Barber or Hairstylist Career?

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More than a million people are licensed as cosme­tolo­gists in the United States and several million work as hairdressers.

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Should you become a cosmetolo­gist or a barber? You might view cosme­to­logy as a field of study one pursues during night school. Across the United States, schools charge an average of $17,000 for a certifi­cate. It can cost more than $20,000. Iowa is the strict­est, requiring of 2,100 hours of instruction.

Graduates sometimes begin offering hair and facial treat­ments from their home until acquiring enough clientele to rent out a booth. Many obtain minimum wage jobs to pay off student loans. With much hard work, graduates may dream of eventu­ally owning their own shop and perhaps renting out booth space to others. All of this may not materialize but some­thing is certain: It is a rigorous field of study that is popular.

What is a Cosmetologist?

Barber or Hairstylist Career?

The word cosmetology comes from a Greek word that means “beautifying.” Is your definition limited to personal experi­ence, positive or otherwise? Skills within the field are quite broad. Cosmetolo­gists receive training and are licensed to perform cosmetic treat­ments to hair, skin and nails.

Areas of cosmetology specializa­tion include skin care, cosme­tics, manicures/pedicures, hair­styling, hair removal such as waxing and sugaring, elec­trolo­gy or intense pulsed light. Hairstyling includes cutting, coloring, exten­sions, braiding, perms or eye­brow shaping. So anyone with hair, skin or nails is a potential customer!

Many chemicals in salon products pose potential health risks. The “toxic trio” is often part of the ingre­dient list in nail polish, hair dyes and nail polish removers (formaldehyde, toluene and dibutyl phthalate). Allergies and dermatitis have forced nearly 20 percent of hair­dressers to end their profes­sion. Learning how chemi­cals interact deter­mine which services can safely be offered within one salon.

ClinicalPosters cate­gorizes cosmetology customers within derma­to­logy, a related, though different practice. Dermatolo­gists are actually doctors with much more exten­sive training. Whether derma­tolo­gists or cosme­tolo­gists, ClinicalPosters custo­mers who login have immediate access to all things hair, skin and nails related. There are some lapel pins and charms more suited to hair­stylists than dermatology.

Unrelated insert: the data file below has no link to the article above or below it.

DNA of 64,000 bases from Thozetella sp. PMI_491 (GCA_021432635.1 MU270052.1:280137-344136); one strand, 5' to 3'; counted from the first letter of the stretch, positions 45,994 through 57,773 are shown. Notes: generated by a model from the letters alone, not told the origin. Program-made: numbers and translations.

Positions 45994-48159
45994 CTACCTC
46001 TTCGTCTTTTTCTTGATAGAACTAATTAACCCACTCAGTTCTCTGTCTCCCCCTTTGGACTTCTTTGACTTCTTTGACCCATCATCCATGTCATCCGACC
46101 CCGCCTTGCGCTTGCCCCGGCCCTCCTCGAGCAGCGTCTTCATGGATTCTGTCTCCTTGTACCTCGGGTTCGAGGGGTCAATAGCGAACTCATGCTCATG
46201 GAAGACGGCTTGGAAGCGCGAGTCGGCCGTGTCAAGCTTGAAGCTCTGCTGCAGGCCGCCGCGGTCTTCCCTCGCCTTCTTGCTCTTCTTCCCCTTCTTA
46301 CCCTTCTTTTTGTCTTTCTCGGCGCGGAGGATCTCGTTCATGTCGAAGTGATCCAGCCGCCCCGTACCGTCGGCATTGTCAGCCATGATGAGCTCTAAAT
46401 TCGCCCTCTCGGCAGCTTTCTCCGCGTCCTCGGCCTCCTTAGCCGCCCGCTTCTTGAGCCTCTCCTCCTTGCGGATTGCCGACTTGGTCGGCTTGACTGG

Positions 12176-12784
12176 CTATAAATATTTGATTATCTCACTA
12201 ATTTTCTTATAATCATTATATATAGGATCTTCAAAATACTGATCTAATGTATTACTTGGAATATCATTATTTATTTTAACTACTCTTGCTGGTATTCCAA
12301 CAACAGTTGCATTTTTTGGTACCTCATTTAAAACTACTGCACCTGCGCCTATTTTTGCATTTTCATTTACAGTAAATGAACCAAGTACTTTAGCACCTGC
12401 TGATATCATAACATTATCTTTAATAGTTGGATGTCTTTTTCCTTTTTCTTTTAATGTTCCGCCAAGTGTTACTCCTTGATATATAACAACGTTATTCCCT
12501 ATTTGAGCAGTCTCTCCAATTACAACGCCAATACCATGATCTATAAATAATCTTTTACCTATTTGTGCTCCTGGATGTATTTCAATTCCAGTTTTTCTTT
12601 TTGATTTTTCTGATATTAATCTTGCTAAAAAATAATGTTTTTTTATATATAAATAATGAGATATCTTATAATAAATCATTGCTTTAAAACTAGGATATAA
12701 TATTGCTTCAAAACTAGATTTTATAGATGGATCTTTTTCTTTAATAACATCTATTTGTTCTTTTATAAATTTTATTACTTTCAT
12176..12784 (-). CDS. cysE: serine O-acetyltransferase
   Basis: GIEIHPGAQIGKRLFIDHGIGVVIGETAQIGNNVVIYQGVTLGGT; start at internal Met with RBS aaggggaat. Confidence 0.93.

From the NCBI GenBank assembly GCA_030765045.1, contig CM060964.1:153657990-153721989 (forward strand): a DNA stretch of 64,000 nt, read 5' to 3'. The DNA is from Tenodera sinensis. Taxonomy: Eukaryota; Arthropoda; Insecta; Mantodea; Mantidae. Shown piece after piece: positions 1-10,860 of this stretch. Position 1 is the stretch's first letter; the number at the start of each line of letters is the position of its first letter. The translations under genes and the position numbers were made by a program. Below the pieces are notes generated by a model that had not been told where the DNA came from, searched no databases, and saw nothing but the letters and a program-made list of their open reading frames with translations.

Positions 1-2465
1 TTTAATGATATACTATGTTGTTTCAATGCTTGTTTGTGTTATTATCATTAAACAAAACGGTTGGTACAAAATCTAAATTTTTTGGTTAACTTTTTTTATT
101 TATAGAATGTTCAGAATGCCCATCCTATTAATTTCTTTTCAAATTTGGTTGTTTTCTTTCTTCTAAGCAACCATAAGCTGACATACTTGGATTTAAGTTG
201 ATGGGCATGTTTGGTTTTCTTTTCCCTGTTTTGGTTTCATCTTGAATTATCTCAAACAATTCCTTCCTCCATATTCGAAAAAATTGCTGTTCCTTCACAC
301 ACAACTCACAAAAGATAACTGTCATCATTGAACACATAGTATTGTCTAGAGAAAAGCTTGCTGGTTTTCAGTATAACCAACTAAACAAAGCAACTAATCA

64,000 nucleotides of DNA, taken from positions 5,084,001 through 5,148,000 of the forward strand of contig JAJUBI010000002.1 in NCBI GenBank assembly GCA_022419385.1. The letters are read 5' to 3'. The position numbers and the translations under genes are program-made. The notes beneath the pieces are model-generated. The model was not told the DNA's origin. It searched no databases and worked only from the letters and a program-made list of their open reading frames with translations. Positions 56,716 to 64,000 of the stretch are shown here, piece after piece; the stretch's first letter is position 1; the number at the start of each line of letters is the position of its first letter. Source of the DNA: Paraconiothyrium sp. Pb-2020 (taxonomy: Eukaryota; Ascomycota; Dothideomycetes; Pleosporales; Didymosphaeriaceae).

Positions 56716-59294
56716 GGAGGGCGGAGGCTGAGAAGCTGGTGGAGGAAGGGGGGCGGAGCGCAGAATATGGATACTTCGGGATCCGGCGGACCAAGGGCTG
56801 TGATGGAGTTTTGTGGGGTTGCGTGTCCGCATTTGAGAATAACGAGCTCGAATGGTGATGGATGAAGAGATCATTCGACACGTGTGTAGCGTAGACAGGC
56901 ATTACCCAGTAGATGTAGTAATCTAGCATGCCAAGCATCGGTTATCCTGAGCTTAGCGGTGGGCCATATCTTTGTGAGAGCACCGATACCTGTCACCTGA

How Barbers Differ From Hairstylists

You can become a licensed barber in as little as 6 months. Barber schools provide a compre­hen­sive educa­tion in men’s hair care and grooming. Hands-on course­work includes hair cutting, shaving, straight razor tech­niques, honing and stropping, shampoo­ing, scalp massage, perma­nent treat­ments, hair coloring, mustache and beard design.

Barbershop tuition can range from $2,000 to $16,000 depending on the school—capping out where cosmeto­logy tuition begins. In addition to the technical aspects of the job, barber schools provide students with an education in profes­sional ethics, steriliza­tion and sanita­tion, common skin disorders, business manage­ment and interpersonal skills.

Licensing require­ments vary from state to state, but generally require the success­ful comple­tion of a written exam and perhaps sometimes a demonstra­tion of skill. With much less training, a barber can earn the same, if not more, than the average hairstylist.

To support the writing of useful articles about cosmetology, ClinicalPosters sells human anatomy posters, scientific posters and other products online. Slide extra posters into DeuPair Frames without removing from the wall or leave an encourag­ing comment to keep the work going. Stay safe and A Bit More Healthy.

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